Are digital banking redundancies inevitable as branches close?
The increased adoption of digital banking by commercial banks is putting the existence of physical branches at risk, with recent years seeing a wave of closures and staff redundancies across Europe. Since 2008, the number of branches in European Union countries has fallen by 31%, with Spain and Germany the hardest hit, a report by the European Banking Federation shows.
But instead of making branch staff redundant, could banks reskill workers so they can also benefit from the automation of their jobs? And will a digital-first banking model exclude certain population groups? Tech Monitor spoke to experts to find out.
Digital banking redundancies: inevitable?
BBVA announced in April its plans to lay off 3,798 workers (or 12.6% of its overall workforce) as its closes 530 branches across Spain, or 22% of the branch network. Although the bank agreed this month to keep 863 of those jobs after a strike and negotiations with trade unions, BBVA’s move is just an example of a consistent trend among banks in Europe and the UK. Spain is one of the European countries with the most bank branches per capita, so the advent of digitisation was always likely to hit hard.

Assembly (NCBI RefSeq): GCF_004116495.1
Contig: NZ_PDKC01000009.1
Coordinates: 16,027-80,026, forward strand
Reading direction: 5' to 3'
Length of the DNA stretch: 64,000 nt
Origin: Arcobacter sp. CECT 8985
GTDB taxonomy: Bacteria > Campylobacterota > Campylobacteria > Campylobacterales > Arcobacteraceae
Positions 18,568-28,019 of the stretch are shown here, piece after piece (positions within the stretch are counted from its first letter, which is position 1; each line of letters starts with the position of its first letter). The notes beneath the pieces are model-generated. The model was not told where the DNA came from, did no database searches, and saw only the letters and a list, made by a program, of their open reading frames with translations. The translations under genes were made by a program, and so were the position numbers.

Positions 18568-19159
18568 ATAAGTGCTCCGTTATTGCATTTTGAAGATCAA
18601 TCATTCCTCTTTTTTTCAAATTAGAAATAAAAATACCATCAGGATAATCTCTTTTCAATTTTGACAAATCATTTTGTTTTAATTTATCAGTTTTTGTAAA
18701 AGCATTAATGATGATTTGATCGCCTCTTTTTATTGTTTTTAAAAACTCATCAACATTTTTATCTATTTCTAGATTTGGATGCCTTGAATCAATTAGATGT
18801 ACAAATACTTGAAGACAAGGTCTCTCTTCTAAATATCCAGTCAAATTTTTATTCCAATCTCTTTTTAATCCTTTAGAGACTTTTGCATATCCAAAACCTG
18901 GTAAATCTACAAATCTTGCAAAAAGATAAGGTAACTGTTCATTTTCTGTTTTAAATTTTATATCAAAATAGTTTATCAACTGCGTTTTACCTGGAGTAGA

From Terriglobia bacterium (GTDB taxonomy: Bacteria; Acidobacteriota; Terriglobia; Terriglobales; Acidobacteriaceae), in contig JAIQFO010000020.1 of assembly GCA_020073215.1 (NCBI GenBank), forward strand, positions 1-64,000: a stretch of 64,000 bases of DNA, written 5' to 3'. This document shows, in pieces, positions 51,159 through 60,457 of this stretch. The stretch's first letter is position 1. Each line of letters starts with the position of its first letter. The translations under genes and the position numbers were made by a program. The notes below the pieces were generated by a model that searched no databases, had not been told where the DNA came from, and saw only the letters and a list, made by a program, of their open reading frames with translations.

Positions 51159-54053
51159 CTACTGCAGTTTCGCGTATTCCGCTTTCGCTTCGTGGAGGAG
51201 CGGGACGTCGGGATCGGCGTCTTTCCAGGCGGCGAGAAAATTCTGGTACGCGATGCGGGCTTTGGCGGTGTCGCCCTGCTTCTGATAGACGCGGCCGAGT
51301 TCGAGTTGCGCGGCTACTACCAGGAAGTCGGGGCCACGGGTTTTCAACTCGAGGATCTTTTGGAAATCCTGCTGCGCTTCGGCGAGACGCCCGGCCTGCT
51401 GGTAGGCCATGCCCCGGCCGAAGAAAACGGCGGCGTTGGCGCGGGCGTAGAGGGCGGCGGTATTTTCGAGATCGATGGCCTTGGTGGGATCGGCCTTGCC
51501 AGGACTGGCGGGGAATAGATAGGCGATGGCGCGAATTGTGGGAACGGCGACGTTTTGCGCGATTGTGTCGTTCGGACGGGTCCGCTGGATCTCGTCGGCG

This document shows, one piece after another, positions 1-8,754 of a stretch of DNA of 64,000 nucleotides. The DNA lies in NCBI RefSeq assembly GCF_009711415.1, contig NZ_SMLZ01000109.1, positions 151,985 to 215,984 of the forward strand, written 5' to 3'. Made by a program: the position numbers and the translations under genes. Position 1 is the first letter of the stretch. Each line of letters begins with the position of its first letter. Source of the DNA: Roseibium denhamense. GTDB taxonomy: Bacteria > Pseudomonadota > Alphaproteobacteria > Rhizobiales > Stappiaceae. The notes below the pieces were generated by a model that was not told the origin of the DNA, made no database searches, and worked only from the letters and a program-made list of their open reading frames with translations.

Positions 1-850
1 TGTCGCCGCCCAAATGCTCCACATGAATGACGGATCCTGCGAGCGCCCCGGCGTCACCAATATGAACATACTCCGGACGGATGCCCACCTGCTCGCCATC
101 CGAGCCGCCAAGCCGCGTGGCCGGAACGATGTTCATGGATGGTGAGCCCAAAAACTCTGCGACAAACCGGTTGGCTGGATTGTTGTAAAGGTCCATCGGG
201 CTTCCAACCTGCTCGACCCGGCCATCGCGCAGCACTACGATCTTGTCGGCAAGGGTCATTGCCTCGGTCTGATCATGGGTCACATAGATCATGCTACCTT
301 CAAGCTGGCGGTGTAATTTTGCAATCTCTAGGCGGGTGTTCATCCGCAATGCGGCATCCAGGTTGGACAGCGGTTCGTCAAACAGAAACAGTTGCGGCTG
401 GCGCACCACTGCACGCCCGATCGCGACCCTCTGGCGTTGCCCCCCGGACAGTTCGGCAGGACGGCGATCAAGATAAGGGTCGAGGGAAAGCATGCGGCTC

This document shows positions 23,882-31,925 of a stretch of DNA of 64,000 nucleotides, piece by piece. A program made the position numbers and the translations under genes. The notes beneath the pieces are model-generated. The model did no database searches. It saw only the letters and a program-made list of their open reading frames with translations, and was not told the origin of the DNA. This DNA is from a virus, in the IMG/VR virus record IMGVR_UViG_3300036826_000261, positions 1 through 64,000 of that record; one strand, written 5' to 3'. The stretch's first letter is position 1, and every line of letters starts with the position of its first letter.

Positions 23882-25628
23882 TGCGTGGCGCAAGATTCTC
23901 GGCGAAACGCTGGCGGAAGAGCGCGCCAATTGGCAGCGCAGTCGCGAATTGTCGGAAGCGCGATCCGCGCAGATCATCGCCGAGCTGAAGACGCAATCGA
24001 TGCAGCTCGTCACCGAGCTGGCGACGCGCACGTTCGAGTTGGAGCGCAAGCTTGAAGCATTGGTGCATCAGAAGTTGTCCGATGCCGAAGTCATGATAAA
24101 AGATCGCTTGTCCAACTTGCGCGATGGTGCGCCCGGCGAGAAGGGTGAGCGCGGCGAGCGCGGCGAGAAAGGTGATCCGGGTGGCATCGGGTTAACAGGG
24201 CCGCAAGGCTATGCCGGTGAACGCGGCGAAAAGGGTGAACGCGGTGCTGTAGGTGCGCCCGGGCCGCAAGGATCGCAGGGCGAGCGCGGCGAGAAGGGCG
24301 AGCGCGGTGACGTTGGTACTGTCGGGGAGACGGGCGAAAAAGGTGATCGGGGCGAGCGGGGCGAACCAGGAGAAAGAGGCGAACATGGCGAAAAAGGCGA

CaixaBank, another of Spain’s main commercial banks, said that it will be cutting 7,605 jobs (down from the 8,291 originally planned) and closing 1,500 physical branches this year. In the UK, Virgin Money, HSBC and Lloyds are among the banks which have announced redundancies as they continue decreasing their high street presence, and across the pond, experts forecast that US banks will be cutting 200,000 jobs over the next decade.
The Covid-19 crisis has accelerated the redundancy of banks’ physical presence during lockdowns, but the move to digital-first banking pre-dates the pandemic as consumer behaviour changes and financial services companies see the cost benefits of digitisation. With this comes the automation of bank clerks’ jobs, but the question remains on whether these workers could be reskilled or upskilled within their organisations.